Monday, 17 November 2014


I, like many others, believed, in the 80s and 90s, that the british NHS was "the envy of the world".   That is, until someone took a hard look at numbers like cancer recovery rates, 5-year survival probabilities from heart attack, etc., and compared them with figures from the USA and elsewhere.

The french similarly have a firm conviction that their cuisine is the best in the world, a perception that does not stand up to my experiences in England and abroad.   During our recent trip to Boston, we ate out for most of our meals, and every one was, without exception, excellent, good value, and big.

Even the straightforward unpretentious 50s style diner (a breakfast and a lunch) served well-spiced potato fries, crisp bacon, and a cheese omelette done to perfection, with unlimited coffee.  (The french and most other nations have it over the americans for coffee.  US coffee is almost all dreadful outside of the specialist shops)

And I am convinced that no-one does steak like the americans.  You get a slab of meat of your choice, cooked to perfection according to your specification, spiced and seasoned appropriately, and tender.  Compared to this, the average french offering is, well, average.   I have never had a steak in France, in all my recent time here, as good as any of those I had in the USA.

There is some snobbery, to be sure.  I think perhaps that the perception is that quality is incompatible with quantity.  So in France you might get a couple of prawns on a plate, scattered about with some decorative garden weeds, and a bit of sauce on top or dotted artfully around the vacant areas of plate.  It all looks very fancy. In the states you get an enormous heap of prawns that taste just as good or better, with the sauce in a separate dish since there is no room for it on the plate.    This huge plate of delicious nachos in the picture was a starter....

I wonder if reality will arive at some point.  The french are wondering why their "best-in-the-world" wine is not selling well outside of their borders.  Perhaps when the tourism starts dropping off on account of the food, people will take notice.


Tim Trent said...

It was a true disappointment to eat in a Manchester hotel after a trip to the USA. The only vaguely un-wreckable material on the menu was steak, and the chef sent my order of 'blue' to the table done medium. After several more failed attempts, albeit getting marginally more rare, I offered to go into the kitchen and show him how to cook a steak.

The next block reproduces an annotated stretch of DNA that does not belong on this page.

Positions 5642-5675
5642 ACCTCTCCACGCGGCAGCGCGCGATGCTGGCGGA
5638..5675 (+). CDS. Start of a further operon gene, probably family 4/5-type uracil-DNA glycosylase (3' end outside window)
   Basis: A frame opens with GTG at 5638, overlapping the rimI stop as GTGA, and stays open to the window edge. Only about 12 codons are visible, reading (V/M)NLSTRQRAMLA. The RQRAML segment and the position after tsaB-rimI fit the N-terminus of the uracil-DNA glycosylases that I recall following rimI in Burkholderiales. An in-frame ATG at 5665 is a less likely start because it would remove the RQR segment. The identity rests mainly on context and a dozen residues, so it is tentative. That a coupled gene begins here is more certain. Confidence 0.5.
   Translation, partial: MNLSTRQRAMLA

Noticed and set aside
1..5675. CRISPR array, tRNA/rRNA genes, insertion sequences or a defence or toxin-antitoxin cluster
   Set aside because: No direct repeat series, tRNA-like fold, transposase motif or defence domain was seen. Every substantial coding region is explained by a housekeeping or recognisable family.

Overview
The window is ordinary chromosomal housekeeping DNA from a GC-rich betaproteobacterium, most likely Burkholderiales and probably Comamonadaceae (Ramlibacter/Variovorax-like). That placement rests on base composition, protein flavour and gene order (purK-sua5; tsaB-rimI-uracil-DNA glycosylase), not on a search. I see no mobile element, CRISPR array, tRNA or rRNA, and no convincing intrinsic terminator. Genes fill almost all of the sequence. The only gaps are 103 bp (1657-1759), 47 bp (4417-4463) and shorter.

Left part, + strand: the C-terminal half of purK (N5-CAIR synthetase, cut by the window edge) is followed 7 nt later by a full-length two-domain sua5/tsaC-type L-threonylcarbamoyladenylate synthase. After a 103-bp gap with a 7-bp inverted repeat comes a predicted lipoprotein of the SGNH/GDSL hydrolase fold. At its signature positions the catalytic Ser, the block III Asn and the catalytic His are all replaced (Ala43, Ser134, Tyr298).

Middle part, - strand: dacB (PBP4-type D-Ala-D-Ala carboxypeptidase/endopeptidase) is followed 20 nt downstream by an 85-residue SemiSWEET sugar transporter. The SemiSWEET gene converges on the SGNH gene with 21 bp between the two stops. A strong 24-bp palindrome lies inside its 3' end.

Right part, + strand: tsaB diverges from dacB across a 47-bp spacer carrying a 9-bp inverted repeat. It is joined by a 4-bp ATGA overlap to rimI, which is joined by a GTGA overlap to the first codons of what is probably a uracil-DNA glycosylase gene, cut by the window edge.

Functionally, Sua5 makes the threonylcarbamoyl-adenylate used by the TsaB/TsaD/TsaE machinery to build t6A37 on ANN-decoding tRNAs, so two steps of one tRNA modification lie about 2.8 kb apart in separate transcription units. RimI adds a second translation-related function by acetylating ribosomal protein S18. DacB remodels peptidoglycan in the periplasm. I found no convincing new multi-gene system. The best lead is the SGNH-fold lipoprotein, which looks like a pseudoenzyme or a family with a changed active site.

In another hotel, why always in Manchester I have no idea, I ordered a hot meal and, when it arrived, had to ask the waiter when the hot food was to arrive.

In the USA I would never have had this problem. Nor, to be fair would I have in France.

In the USA, though, portion sizes are ludicrous. As a post war child with the 'clean your plate' ethos, boy did I gain girth during a fortnight's new hire class for Prime Computer. The food quality was as high as the quantity, though.

My experiences in France are not 100% positive. I ended up by accident with a plate of lovingly prepared calve's brains because I thought I understood the menu! It tasted delicious, but was unappealing to the eye!

As I have grown older and plumper I regret French sauces, always on the heavy side, and I see them as an attempt to disguise poor ingredients. Yet I love the TV shows that display the skills of a great French chef such as Michel Roux Jr. He seems to go for less heavy dishes nowadays, too.

Though I've slated Manchester hotels, and many would tell me it was my fault for eating in them, English chefs are excellent. I suspect my office's choice of hotel has a microwave technician instead of a chef. And one was the old Valley Lodge under a new name, which fooled me, rather.

England and France have great produce. Some French wine is even pleasant to the palate. It seems, though, that England has overtaken France in the race for turning great produce into good food.

James Higham said...

Yes, there are better wines at the price now [see Wiggia's wine guide]. England has great cheeses and ales - horses for courses.

CherryPie said...

I would choose French cuisine over American cuisine any day. I would also choose French cuisine over the enormous unhealthy pub meals that we get served in the UK.

Tim Trent said...

Ah, Cherry Pie, the pub meals of which you speak are no more than fast food culture with a beer on the side. You go to the wrong pubs!

CherryPie said...

Tim T, not all of the pubs I put in that category are fast food culture.

What pubs would you recommend?

Tim Trent said...

CP, I suspect you are well able to make up your own mind. Look at the menu and make an informed decision. A wide generalisation about UK pubs serving huge portions of unhealthy food is unwarranted and indefensible, the more so when your own blog shows how you appreciate at least one pub.

There are so many pubs where the food is such a major part of the establishment and is such a delight that your comment is much more about pubs twenty or more years ago than it about pubs today.

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